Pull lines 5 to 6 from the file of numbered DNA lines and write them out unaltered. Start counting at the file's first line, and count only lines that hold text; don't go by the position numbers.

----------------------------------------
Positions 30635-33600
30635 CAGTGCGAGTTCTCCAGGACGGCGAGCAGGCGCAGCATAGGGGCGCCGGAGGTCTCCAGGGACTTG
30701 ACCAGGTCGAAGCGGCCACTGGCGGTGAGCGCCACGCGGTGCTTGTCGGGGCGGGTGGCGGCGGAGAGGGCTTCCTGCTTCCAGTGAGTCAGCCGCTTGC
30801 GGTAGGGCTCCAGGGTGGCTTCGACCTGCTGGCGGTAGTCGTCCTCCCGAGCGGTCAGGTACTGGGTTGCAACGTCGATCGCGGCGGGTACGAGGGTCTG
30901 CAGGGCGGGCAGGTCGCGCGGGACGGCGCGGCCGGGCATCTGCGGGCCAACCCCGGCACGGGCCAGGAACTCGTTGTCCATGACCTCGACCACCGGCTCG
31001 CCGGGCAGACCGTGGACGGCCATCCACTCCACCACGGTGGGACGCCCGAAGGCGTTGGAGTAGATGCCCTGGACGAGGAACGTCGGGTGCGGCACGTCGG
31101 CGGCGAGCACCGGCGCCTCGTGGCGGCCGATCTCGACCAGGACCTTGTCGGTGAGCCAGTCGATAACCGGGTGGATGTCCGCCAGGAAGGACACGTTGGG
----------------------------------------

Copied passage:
30901 CAGGGCGGGCAGGTCGCGCGGGACGGCGCGGCCGGGCATCTGCGGGCCAACCCCGGCACGGGCCAGGAACTCGTTGTCCATGACCTCGACCACCGGCTCG
31001 CCGGGCAGACCGTGGACGGCCATCCACTCCACCACGGTGGGACGCCCGAAGGCGTTGGAGTAGATGCCCTGGACGAGGAACGTCGGGTGCGGCACGTCGG